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White House Disputes Reports Of Blast At Iranian Nuclear Facility

White House denied reports of an explosion at an Iranian Nuclear facility

On Tuesday, White House Press Secretary Jay Carney said there was no credible evidence of the reported explosion at the Fordow Nuclear Facility in Iran. The news of a catastrophic blast at the secret underground site was first reported Friday, January 25, 2013 by Reza Kahlili, a former member of the feared Revolutionary Guard who infiltrated the Iranian government as a member of the CIA.

Writing for the highly controversial news website, WND, Kahlili claimed his information came from highly placed former members of the Iranian government, including Hamidreza Zakeri, who served in the Islamic regime’s Ministry of Intelligence and National Security.

The report was not taken seriously until Monday of this week when The London Times corroborated the story, citing information from Israeli intelligence officials in Tel Aviv. After the Times published their information, the story rapidly gained traction, with articles about the blast appearing in The Australian, Business Insider, and several other mainstream newspapers.

Word of the blast was also verified on Monday afternoon by London’s Missing Peace Foundation. The group cited information provided by Dr Ali Reza Nourizadeh, a senior researcher and director of the Center for Arab & Iranian Studies.

Speaking by telephone, Nourizadeh not only confirmed the destruction at the Fordow nuclear site, but he also claimed the city of Qom, where Fordow is located, was encircled by forces of the Iranian Revolutionary Guard. He added the Iranian government arrested several local journalists who leaked stories about the blast, confiscating their computers and cell phones.

Despite all the reports concerning Fordow, most world governments remain highly skeptical. Iran vehemently denies that there was any incident at Fordow, and even the Obama Administration dismissed the story for lack of evidence. When asked at a press conference if there was any truth to the WND report, Jay Carney only needed one sentence to reject the entire article:

“We have no information to confirm the allegations in that report, and we do not believe the report is credible.”

Members of the International Atomic Energy Agency, who have repeatedly accused Iran of lying to IAEA inspectors to hide a nuclear weapons program, told reporters they have no proof of any explosion or damage at Fordow. Speaking to the Associated Press, IAEA Spokeswoman Gill Tudor said the agency did not support the claims made by WND:

“Iran’s denial of an incident at the Fordow uranium enrichment plant is consistent with our observations.”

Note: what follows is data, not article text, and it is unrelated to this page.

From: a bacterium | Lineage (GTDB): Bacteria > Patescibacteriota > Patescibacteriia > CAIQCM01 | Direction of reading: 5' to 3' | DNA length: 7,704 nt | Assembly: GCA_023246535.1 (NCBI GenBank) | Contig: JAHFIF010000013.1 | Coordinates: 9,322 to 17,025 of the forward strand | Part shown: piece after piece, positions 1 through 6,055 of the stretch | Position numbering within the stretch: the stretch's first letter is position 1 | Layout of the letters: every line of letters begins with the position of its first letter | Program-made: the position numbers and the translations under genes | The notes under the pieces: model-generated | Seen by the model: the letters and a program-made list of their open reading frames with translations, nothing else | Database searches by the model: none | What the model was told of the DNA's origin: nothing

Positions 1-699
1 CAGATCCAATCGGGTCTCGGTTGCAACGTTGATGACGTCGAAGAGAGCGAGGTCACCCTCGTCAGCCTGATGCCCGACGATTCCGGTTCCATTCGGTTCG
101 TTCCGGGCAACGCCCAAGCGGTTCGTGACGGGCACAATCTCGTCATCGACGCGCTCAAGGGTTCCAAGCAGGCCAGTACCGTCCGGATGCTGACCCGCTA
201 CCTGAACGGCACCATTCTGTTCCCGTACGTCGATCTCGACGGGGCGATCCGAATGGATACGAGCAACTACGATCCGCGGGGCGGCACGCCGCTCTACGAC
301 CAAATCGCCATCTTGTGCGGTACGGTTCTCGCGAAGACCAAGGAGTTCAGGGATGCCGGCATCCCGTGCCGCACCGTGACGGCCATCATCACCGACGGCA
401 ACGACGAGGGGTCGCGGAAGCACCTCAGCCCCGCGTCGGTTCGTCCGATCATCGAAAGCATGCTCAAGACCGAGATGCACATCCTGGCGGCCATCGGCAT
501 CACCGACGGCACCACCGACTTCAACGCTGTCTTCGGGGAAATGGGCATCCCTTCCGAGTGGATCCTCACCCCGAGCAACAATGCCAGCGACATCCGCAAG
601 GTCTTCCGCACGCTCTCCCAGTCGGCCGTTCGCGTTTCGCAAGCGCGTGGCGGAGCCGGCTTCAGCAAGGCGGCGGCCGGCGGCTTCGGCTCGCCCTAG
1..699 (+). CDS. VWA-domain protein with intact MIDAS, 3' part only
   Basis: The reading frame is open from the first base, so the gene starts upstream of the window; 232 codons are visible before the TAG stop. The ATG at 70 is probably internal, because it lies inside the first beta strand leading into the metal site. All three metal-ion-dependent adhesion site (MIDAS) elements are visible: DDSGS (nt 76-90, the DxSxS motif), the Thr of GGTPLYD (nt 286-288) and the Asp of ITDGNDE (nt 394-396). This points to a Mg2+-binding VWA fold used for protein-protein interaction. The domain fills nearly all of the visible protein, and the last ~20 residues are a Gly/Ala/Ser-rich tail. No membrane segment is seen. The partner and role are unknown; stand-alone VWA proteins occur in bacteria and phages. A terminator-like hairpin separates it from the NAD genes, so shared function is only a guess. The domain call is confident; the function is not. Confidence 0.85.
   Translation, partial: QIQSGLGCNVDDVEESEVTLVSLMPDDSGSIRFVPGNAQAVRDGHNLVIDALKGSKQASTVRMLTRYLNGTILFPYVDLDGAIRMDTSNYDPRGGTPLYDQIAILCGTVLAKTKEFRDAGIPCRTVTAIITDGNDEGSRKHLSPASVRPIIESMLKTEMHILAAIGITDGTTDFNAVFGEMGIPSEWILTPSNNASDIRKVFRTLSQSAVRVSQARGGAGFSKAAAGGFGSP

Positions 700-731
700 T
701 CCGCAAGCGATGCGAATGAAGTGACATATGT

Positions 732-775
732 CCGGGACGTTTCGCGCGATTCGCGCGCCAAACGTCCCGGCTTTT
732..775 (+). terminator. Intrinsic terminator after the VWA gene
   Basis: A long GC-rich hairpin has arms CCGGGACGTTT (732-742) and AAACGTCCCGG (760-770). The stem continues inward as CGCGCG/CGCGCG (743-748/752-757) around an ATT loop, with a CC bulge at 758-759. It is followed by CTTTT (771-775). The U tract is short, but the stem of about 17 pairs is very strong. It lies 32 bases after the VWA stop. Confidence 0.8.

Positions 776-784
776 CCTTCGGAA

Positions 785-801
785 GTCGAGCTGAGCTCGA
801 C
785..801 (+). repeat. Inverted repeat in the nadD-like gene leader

While there is some evidence of previous incidents at Iranian nuclear facilities, including the Stuxnet computer virus and a major explosion that killed a General in the Revolutionary Guard and wiped out a missile manufacturing plant, we may never have any reliable information about Fordow.

Verifying anything happening in Iran is next to impossible. The country is larger than France, Italy, and Spain combined and contains vast regions of isolated, lightly populated mountainous terrain. The Iranian government has an unlimited number of places where they could hide a nuclear facility and finding them would be extremely difficult. Even if a facility was discovered, it is more than likely that most Western governments would classify the information as top secret.

WND continued to insist their story is accurate and made additional claims about the Iranian nuclear and germ warfare programs. WND highlighted the following reports in today’s article:

A secret nuclear site in Najaf Abad.

A list of Iranian scientists working on a nuclear bomb.

A secret uranium enrichment site in Khondab, where the Russians and North Korean scientists are helping with Iran’s nuclear bomb program.

The secret bio-weapons site in Marzanabad, where, with the help of Russia, Iran has mastered production of eight microbial agents, arming its missiles with biological warheads.

Another nuclear site at Bonab, where, with the help of Russians, uranium enrichment is taking place using laser technology.

The world needs to know if Iran is trying to make an atomic bomb or if, as some sources claim, they have already received atomic weapons from another nation. A nuclear Iran is a threat to the peace and stability of the planet. We can only hope the editors of WND clearly understand the responsibility that is placed upon them when they make claims about nuclear facilities in Iran. Rumor mongering is not journalism.

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